Israel Chemicals Suffers Blow, as MKs Back Higher Taxes and Treasury Seeks Fines

Company vows to fight Sheshinski recommendations, which call for windfall profits tax.

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A truck passes the potash fertilizer manufacturing plant at ICL Fertilizer's Dead Sea Works, part of Israel Chemicals Group, on the Dead Sea, May 2013.
A truck passes the potash fertilizer manufacturing plant at ICL Fertilizer's Dead Sea Works, part of Israel Chemicals Group, on the Dead Sea, May 2013.Credit: Bloomberg

Israel Chemicals received two blows on Sunday, as the Knesset Finance Committee approved recommendations to raise taxes on natural resources and treasury officials demanded hundreds of millions of shekels in connection with royalties due going back to the year 2000.

In a stormy session, lawmakers approved the recommendations of the government’s Sheshinski II committee in a unanimous vote that marked an important victory for Finance Minister Moshe Kahlon over Prime Minister Benjamin Netanyahu.

The Sheshinski recommendations will now be incorporated into the Budget Arrangements Law, which must be approved by parliament by November 19.

ICL, whose share price fell 2.2% to 20.57 shekels ($5.24) in Tel Aviv Stock Exchange trading, said it was considering an appeal to the High Court of Justice to block the Sheshinski recommendations from being made law. The law does not cover oil and gas companies, which are subject to different legislation, which leaves ICL as the only major company to be affected.

The law imposes a windfall-profits tax of 25% on all companies that exploit Israel’s natural resources if and when they achieve an annual return on investment of 14%. The rate will rise to as much as 42% for returns in excess of 20%.

The Sheshinksi proposals were once estimated to be worth 500 million shekels in extra revenues to the government, but with the price of ICL’s key product, potash, in the doldrums the tax take is now expected to be considerably less.

MKs did agree to one change in the recommendations, namely that the proceeds from the windfall tax go to a special fund for creating jobs in the region. Lawmakers were also told ICL would not be entitled to any other special benefits before its mining license for the Dead Sea expires in 2030.

ICL has suspended nearly $2 billion in investment in Israel because of the plans. Instead, it has been expanding operations and buying companies in China, Britain and Spain.

Kahlon welcomed the committee’s approval and said it was a “huge achievement for the people of Israel," adding: “Israel’s natural resources belong to the public and the citizens should be the ones who will benefit.”

But Nir Gilad, ICL’s chairman, warned the committee that the new taxes would come at the cost of further investing by ICL in its plants in the southern Negev region. “In the past five years, time after time laws have been passed that hurt people and the company Today is a sad day for the Negev and the company.”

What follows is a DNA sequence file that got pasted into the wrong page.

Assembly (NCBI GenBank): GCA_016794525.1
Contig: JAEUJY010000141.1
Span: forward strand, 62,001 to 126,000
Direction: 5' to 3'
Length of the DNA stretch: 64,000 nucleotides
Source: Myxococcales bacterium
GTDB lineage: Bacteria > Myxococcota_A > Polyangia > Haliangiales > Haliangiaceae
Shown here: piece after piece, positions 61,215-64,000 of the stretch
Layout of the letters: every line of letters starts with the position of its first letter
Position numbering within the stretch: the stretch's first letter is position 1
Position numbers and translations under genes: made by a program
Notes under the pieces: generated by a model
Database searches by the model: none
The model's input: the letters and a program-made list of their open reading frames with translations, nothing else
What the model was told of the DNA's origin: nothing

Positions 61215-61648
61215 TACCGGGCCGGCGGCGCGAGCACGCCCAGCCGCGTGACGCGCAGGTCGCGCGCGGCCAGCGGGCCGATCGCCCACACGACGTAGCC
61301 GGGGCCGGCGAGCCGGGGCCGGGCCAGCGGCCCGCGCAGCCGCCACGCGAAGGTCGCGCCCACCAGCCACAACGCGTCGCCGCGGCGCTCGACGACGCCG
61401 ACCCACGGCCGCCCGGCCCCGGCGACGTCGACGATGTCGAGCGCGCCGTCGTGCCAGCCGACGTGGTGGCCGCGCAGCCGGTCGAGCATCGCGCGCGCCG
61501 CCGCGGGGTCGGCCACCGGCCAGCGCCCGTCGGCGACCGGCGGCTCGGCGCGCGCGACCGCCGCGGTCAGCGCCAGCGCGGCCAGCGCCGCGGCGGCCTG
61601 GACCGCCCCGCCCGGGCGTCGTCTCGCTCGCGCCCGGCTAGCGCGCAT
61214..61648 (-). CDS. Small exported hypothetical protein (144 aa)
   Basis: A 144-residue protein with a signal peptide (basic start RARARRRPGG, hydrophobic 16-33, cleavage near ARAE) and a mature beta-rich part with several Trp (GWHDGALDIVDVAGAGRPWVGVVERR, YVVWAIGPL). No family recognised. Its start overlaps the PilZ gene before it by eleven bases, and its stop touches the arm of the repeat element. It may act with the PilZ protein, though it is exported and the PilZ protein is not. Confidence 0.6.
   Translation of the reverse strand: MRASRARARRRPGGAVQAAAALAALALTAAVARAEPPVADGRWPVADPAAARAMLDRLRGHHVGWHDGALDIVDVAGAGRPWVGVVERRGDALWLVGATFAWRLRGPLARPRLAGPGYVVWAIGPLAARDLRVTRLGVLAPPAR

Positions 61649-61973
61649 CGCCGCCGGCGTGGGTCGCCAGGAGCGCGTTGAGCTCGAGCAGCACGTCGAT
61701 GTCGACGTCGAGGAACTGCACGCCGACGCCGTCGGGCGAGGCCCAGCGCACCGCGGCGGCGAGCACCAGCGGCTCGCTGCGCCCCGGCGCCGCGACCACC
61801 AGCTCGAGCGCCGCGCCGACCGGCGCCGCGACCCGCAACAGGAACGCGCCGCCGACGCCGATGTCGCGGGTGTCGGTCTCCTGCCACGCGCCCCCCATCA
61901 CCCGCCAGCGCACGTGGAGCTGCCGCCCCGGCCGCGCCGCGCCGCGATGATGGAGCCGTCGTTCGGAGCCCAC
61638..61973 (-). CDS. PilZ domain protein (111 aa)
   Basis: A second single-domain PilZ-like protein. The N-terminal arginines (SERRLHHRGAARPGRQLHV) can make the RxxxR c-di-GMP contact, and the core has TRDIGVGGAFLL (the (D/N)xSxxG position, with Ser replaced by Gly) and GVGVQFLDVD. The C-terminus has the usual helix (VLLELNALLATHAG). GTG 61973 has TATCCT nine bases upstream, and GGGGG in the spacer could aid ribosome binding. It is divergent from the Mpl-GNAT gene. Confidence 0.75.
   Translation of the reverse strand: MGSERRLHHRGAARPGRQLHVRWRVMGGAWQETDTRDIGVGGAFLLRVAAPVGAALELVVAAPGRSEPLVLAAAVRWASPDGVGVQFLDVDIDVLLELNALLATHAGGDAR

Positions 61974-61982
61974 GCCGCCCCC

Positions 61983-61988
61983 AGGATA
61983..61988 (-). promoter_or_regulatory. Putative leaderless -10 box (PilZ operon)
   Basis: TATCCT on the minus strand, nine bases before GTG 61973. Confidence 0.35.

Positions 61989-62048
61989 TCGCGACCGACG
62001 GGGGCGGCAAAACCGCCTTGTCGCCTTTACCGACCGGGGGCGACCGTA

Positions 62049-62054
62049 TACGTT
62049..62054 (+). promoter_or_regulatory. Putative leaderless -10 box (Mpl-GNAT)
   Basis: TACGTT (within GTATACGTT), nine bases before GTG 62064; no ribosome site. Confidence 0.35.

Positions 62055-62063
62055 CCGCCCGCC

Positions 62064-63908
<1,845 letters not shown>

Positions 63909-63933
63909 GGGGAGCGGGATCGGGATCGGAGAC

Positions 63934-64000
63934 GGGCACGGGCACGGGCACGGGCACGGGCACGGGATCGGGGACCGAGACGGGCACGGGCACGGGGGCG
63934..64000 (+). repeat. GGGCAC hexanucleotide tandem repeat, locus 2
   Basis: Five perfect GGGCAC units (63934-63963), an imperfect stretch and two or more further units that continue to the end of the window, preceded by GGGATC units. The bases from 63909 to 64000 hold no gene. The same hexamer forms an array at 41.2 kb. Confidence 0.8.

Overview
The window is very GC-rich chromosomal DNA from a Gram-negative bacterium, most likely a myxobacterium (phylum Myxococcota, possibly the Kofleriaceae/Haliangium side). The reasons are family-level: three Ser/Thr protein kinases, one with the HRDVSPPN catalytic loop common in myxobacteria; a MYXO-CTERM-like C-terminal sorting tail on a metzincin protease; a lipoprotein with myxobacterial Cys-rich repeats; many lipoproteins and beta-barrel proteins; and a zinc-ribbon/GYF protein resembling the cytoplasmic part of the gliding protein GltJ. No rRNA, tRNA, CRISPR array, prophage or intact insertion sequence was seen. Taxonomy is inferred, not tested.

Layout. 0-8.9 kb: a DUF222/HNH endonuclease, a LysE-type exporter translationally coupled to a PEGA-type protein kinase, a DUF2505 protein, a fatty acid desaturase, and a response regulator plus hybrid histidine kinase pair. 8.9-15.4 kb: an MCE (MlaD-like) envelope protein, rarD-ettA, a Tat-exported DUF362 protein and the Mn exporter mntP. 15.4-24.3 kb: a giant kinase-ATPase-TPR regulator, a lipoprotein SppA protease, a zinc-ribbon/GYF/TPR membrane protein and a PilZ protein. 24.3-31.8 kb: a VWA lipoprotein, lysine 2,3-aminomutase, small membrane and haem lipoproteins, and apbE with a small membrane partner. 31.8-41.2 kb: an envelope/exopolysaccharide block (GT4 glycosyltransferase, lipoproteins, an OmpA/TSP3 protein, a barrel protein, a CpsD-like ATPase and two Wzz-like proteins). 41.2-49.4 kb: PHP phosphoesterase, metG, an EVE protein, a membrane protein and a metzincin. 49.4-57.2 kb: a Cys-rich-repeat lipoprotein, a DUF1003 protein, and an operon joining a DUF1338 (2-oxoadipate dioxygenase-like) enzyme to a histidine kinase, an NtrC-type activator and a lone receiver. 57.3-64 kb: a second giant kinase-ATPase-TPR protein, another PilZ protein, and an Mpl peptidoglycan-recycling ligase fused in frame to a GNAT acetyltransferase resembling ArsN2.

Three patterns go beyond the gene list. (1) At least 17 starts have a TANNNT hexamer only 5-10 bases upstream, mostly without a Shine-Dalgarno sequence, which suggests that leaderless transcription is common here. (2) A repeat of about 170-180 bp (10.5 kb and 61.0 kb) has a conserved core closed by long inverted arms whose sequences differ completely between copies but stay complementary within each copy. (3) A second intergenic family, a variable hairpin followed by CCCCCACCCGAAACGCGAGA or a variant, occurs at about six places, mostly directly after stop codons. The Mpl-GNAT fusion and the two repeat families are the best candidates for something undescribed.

His comments raised MKs’ hackles, with Miki Rosenthal (Zionist Union) shouting back, “Take back the license” and Shelly Yachimovich (Zionist Union) calling Gilad’s remarks about strangling investment “blackmail” and accused him of “holding the economy hostage.”

Meanwhile, Finance Ministry officials said ICL owed somewhere between about 230 million and 460 million shekels for interest and inflation-linkage on royalties due on profits the company earned going back to 2000.

The dispute relates to a decision by an arbitration panel that had earlier ruled that ICL owed royalties not just on profits accrued from extracting minerals but on profits from its downstream activities, too. ICL estimated the back royalties at about $152 million and paid the sum as well as an extra 30 million shekels it owed for 2014-15.

Those calculations incorporated a relatively high interest rate based on the rates ICL was paying on bonds it has issued during the relevant years. But the treasury wasn’t satisfied with ICL’s assessment and retained three outside consultants to value interest and linkage owed on back royalties.

In addition, the treasury accused ICL of using improper calculations to value its downstream sales. Officials said they had discovered that ICL routinely based its downstream profits on sales between different subsidiaries of the company rather than on market prices to third parties.

Officials said they didn’t yet know the extent of the practice but it appears it saved the company a lot of money. In one case that was examined by the treasury, the price paid internally were 24% lower on average than what was paid by outside customers.

ICL said the calculations were unfair. “The government is demanding interest that violates the terms of the license and the law on interest rates and is justifying this as a fine for failing to pay royalties’ on time,” it said. “But the way royalties’ were calculated is the same way they have been since time immemorial, including when [the ICL unit] Dead Sea Works and ICL were government companies.”



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